“I’m committed to, not only using physical sciences as the foundation in delivering our programs, but social science as well. It’s imperative we take into account the needs and desires of beef and grain producers in our program implementation. So, while we’ll always incorporate the latest available science in our decision-making, I believe it’s key to consider our landowner clients in design and delivery of programs.”

Hebben admits that while he wants to introduce some new perspectives in his role as DUC’s MPO, he recognizes the value in a “steady as she goes” approach.

“DUC is arguably the most prominent and effective habitat conservation organization in Alberta, Canada and even across North America. In my past work experiences, I developed a strong appreciation for the commitment to excellence of the staff, volunteers and members of the organization. Undoubtedly, I’ll learn more from them than they will from me but together I think we can continue to grow DUC as a successful, leading habitat conservation organization.”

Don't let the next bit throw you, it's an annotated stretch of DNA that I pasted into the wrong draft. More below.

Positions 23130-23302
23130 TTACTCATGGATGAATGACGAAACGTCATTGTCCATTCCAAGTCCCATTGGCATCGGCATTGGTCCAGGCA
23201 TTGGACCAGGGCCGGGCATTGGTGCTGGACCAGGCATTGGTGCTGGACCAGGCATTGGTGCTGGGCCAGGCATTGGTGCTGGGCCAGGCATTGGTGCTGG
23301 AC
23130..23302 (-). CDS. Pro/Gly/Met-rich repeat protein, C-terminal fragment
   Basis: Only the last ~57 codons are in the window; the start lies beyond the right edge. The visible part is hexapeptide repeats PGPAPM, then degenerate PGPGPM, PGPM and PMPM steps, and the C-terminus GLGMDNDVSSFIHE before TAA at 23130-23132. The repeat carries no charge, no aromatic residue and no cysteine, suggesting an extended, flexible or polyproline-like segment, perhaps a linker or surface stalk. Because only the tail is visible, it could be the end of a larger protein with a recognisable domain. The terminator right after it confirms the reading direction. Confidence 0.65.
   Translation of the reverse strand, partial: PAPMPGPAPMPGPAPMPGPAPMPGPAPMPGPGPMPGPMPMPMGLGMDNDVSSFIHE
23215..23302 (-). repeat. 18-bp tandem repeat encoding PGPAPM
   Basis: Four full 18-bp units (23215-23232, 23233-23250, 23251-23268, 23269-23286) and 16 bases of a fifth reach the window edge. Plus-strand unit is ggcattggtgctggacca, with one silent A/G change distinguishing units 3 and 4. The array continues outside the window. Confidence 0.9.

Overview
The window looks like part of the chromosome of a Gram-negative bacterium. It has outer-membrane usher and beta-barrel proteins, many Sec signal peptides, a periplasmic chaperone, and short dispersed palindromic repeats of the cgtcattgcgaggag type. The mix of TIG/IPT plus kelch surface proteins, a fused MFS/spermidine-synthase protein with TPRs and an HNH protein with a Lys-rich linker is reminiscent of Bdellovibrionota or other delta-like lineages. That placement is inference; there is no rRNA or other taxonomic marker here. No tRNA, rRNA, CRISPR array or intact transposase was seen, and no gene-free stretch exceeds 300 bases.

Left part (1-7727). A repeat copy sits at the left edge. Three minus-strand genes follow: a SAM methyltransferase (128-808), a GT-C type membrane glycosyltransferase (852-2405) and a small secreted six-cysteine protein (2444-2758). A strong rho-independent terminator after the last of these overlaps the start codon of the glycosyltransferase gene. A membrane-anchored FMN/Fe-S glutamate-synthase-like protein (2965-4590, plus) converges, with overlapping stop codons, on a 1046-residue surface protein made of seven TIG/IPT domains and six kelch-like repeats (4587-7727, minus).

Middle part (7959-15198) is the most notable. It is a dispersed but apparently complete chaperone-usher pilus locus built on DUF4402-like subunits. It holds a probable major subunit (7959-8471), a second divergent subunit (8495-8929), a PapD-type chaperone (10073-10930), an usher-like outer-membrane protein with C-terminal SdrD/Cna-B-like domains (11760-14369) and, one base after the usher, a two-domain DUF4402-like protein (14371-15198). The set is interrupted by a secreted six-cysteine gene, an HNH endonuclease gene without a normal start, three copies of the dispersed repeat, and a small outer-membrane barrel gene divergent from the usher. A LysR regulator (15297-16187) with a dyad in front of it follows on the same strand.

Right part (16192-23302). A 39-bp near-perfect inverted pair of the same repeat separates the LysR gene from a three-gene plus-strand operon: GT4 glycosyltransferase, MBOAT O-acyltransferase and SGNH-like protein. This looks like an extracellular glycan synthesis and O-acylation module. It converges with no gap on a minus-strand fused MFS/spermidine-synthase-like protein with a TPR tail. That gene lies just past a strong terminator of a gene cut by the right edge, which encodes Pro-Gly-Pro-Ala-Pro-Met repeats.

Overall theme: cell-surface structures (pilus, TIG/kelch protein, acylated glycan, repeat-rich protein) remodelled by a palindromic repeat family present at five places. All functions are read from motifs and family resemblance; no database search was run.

When Hebben is not at work, he can be found in the outdoors with his family or puttering around his acreage north of Stony Plain. Camping, fishing, hiking, scuba diving, skiing, snowshoeing and hunting for fossilized teeth count amongst his many interests and pursuits. In 2016 —largely due to the promptings of his young son—he took up beekeeping. Hebben also enjoys cooking, although he isn’t overly fond of sticking to recipes. As his wife points out, none of his creations ever taste the same twice.

Please join us as we welcome Thorsten Hebben to his new role. He will be based in DUC’s Edmonton office post-pandemic.